New numbers are painting a dire picture of the growing diabetes epidemic in New York City, as the Department Of Health is continuing its legal struggle to enact a ban on large sugary drinks.
Compiling data from studies done over the last 20 years, the city Department Of Health found that since 1993 diabetes has increased among adult New Yorkers by 150 percent, from 4.2 percent of adults in 1993 to 10.5 percent in 2011.
City health officials found nearly 650,000 New Yorkers reported having diabetes in 2011, which is 200,000 more than a decade ago.
They also estimate that 230,000 more may have had the disease in 2011 but were unaware of it.
The numbers show that the rate of diabetes in the city — 10.5 percent in 2011 — was higher than the national average of 9.2 percent.
NY1 spoke with the city health commissioner, Dr. Thomas Farley, about these figures, and he said the department thought it was time to once again point out the burden of diabetes in New York City.
"I think these statistics are very disturbing," said Farley. "We have an epidemic of obesity that is driving an epidemic of diabetes. People with obesity are twice as likely to have diabetes."
Farley and the Bloomberg administration were dealt a blow last month when a state Supreme Court Judge struck down their portion cap rule for sugary drinks, which the city has since appealed.
They are now trying to shift the focus to diabetes. The new summary also finds the disease disproportionately impacts high-poverty communities. The areas of the city with the highest diabetes rates in 2011 were Fordham-Bronx Park, the northeast Bronx, South Bronx, and East New York and Williamsburg-Bushwick in Brooklyn.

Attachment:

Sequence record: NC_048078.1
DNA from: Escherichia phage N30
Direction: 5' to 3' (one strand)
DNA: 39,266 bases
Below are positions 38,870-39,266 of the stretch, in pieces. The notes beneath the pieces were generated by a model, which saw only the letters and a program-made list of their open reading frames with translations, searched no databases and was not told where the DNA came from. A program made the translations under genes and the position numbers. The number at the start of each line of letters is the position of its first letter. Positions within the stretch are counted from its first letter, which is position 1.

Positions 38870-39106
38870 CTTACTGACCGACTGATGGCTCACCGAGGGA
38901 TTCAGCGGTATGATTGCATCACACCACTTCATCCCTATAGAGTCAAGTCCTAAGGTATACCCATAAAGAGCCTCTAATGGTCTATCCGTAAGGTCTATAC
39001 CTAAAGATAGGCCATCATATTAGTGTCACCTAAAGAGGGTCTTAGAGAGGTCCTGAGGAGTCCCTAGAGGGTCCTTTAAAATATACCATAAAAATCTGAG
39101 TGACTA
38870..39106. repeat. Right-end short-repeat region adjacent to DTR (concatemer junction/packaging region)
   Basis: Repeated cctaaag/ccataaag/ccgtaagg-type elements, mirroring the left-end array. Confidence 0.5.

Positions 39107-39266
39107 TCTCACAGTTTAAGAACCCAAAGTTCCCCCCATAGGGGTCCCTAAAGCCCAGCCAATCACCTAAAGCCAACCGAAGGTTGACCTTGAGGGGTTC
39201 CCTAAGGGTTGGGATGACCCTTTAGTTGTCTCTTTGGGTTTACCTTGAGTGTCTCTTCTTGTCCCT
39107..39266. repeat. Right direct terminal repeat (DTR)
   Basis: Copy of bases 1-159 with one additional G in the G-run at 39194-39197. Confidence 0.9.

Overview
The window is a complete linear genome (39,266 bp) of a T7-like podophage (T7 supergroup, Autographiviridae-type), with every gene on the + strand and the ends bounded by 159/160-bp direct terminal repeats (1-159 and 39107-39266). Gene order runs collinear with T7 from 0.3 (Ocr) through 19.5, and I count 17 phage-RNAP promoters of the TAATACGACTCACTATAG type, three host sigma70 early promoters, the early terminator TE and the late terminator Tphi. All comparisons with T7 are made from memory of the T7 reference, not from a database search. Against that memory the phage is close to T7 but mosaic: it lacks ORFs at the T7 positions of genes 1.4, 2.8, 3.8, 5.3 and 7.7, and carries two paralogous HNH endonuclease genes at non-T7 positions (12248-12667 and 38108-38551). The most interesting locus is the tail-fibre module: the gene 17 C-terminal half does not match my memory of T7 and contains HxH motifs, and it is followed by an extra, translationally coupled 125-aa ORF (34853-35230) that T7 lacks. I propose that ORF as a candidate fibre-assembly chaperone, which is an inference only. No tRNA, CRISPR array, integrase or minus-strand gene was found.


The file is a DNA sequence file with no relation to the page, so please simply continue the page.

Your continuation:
The summary also finds that diabetes disproportionately affects the city's high-poverty communities, with the highest rates among Hispanic, black and South Asian New Yorkers.
"Who are at a greater risk for blindness, for kidney failure, for amputations and all that goes with diabetes," said Farley.
The health commissioner did not hesitate to link the consumption of sugary drinks to the rising number of diabetics.
"Sugary drinks are the largest single contributor to the obesity epidemic," Farley said. "one of the greatest contributors is this super sizing of everything. But nothing has been super-sized more than sugary drinks."
The American Beverage Association, which has led the charge against the so-called soda ban issued a Monday statement that says, "Commissioner Farley's comments about sugar-sweetened beverages are more spin than substance. The truth is that, for a decade, there has been a steady decline in consumption of sugar and regular soda. While the rate of diagnosed diabetes in New York City and across the U.S. has increased, consumption of full-calorie soda has declined 12.5 percent from 1999 to 2010."
The ABA filed its brief opposing the city's appeal on Wednesday. The city plans to file its response in the coming weeks.